As Jae Crowder echoed, "We just dug in there. We’re tough. We can say it was the early start or whatever it is, we didn’t come to play that first quarter the way we should have. Our bench got us back in the game, and we just tried to seek out a way to win it. We knew it was going to be ugly, from the start of it. We knew how much it meant to us, and we knew we needed this win."
The Heat were up three with under eight minutes to play, but the Celtics utilized their depth to win with hustle plays. A little 7-0 burst that pushed Boston back out front ended with Turner in transition delivering a beautiful backhanded bounce pass through the lane to a cutting Zeller -- who had outraced Hassan Whiteside down the floor -- for a layup and an 86-82 advantage with 5:47 to play. It was the last of Turner's team-high nine assists on the night. (Boston had 26 assists on 39 field goals overall.)
Jared Sullinger (12 points, 12 rebounds) seemed to get his hands on every rebound down the stretch. And Marcus Smart (team-high 15 points) further irked Whiteside by not only drawing an offensive foul on a screen, but also by getting the big man to foul him on a 3-point shot. (Whiteside would emphatically dub Smart a flopper after the game.)
The Celtics enjoy living under their opponents' skin. It's part of what makes them so infuriating to others. They play hard-nosed defense, as evidenced by a stellar 86.3 defensive rating and 12 steals in Saturday's game, as Miami turned the ball over 20 times.
"We did what we’re supposed to do on the defensive end," Smart said. "Everyone knows defense is gonna win games, especially when your offense isn’t clicking from the outside. So we tried to pick it up at the defensive end, and that helped our offense a lot."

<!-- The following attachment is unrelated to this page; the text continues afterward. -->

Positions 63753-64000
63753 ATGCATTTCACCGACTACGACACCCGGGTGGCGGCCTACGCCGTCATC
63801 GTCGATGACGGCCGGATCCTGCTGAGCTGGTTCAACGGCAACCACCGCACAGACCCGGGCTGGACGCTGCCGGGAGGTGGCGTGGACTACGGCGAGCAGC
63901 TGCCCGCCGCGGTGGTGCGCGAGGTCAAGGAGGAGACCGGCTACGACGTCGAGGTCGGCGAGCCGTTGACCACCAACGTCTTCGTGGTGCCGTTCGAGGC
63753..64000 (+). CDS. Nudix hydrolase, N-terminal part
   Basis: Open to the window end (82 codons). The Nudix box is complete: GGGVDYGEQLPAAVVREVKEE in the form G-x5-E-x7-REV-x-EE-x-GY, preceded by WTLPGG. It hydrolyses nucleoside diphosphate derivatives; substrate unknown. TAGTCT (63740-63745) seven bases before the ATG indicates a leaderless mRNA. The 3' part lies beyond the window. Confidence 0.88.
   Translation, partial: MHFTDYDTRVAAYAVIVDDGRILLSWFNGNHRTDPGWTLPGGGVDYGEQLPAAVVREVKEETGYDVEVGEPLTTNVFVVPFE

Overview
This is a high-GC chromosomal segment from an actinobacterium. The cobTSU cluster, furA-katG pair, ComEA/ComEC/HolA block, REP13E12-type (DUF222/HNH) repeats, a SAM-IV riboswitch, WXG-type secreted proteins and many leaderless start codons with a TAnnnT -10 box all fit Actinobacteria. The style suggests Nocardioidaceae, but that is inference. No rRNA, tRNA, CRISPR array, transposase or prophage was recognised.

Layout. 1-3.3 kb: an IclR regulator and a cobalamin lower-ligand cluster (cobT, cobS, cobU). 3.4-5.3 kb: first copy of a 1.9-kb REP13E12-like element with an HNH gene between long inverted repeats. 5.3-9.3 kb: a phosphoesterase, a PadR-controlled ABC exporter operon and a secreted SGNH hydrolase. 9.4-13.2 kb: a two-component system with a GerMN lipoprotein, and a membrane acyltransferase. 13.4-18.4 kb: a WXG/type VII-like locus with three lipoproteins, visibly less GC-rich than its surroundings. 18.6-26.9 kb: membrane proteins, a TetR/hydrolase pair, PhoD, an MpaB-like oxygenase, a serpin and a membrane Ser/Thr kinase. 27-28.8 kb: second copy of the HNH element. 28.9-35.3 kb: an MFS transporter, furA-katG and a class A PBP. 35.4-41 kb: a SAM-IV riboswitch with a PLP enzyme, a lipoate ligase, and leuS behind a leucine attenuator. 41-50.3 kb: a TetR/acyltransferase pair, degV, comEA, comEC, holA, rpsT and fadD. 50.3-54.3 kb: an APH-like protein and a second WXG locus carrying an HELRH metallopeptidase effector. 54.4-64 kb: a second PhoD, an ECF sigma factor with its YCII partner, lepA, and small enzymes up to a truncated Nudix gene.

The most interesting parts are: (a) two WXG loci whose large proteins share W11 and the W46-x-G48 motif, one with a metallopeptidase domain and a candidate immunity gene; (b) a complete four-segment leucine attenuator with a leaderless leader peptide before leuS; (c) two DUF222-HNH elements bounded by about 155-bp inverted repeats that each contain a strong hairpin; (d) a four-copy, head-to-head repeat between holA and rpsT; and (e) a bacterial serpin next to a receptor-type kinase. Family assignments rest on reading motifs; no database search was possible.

"Heart of a lion," Smart added later. "We never give up. We could be down 15, 20, and all of a sudden, we cut the game down to three or four and we have a chance at the end. You can never really count us out."
That "heart of a lion" theme was prevalent in the Celtics' locker room after the game, with Sullinger repeating it when describing his rebounding efforts. This team is buying into the notion that it can hang with anybody, regardless of how it plays. At 35-25, Boston has now won 10 in a row at TD Garden, with three more games on this five-game homestand. The Celtics also moved 10 games above .500 for the first time since the end of the 2011-12 season.
What's more, Saturday's victory was the 100th career win for Stevens -- not that the number will matter much to him. For the record, he's just 810 victories shy of Red Auerbach's franchise record. But the only game that matters to Stevens is the next one. Actually, the only possession that matters to Stevens is the next one.
“I think we’re all aware [of the standings]," Stevens said. "I just think it’s not relevant to playing the next possession. I don’t really do a lot of talking about that. Obviously, we want to play well against everybody. And certainly your senses are heightened against the better teams around, but every team in this league is capable of beating the other badly on a given night. So that’s why you just always have to be good. You always have to play well.
"So it’s really, to me, about the next possession. And I think if you get too far out of that, then you’re always looking for the next thing to motivate on instead of just doing your job as well as you can.”